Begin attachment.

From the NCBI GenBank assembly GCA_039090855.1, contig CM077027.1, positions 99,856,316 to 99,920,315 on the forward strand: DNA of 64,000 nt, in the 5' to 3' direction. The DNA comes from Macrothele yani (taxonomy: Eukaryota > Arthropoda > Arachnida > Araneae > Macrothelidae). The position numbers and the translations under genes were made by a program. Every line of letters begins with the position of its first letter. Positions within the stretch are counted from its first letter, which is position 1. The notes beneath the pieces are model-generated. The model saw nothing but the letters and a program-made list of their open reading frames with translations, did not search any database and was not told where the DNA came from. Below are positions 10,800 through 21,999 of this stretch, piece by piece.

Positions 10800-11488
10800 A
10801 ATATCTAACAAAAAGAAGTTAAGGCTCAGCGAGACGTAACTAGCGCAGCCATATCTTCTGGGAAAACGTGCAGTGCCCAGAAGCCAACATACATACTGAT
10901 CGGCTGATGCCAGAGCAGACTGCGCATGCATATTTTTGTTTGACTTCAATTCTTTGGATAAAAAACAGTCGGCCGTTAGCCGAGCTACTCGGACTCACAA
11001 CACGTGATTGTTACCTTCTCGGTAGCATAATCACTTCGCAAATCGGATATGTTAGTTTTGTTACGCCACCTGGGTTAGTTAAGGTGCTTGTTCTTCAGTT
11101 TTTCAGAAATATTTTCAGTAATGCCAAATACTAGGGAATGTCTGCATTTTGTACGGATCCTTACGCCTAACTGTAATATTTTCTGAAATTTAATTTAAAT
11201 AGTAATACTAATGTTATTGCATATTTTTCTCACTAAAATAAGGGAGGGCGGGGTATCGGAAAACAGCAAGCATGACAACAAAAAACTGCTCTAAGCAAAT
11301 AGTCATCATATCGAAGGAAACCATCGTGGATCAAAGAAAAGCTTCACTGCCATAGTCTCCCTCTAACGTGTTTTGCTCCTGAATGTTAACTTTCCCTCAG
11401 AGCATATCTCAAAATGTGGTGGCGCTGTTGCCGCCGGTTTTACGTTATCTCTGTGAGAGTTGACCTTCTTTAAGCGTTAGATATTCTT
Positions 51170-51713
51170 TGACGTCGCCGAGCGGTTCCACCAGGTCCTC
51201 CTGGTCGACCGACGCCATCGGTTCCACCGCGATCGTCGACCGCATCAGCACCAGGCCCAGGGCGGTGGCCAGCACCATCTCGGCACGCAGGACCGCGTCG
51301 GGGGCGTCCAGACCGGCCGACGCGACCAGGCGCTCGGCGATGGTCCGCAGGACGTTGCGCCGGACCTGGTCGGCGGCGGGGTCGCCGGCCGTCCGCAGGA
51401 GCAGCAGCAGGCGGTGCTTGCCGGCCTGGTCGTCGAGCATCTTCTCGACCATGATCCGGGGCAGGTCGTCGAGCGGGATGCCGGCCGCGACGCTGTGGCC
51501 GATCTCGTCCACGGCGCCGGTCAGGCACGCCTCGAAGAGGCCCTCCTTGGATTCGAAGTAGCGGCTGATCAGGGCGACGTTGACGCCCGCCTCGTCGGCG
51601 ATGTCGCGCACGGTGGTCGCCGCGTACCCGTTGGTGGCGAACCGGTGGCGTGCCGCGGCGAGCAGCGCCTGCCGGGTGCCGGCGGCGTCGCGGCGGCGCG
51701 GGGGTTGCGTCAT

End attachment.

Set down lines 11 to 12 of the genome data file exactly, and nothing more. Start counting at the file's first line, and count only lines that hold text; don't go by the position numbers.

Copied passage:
Positions 51170-51713
51170 TGACGTCGCCGAGCGGTTCCACCAGGTCCTC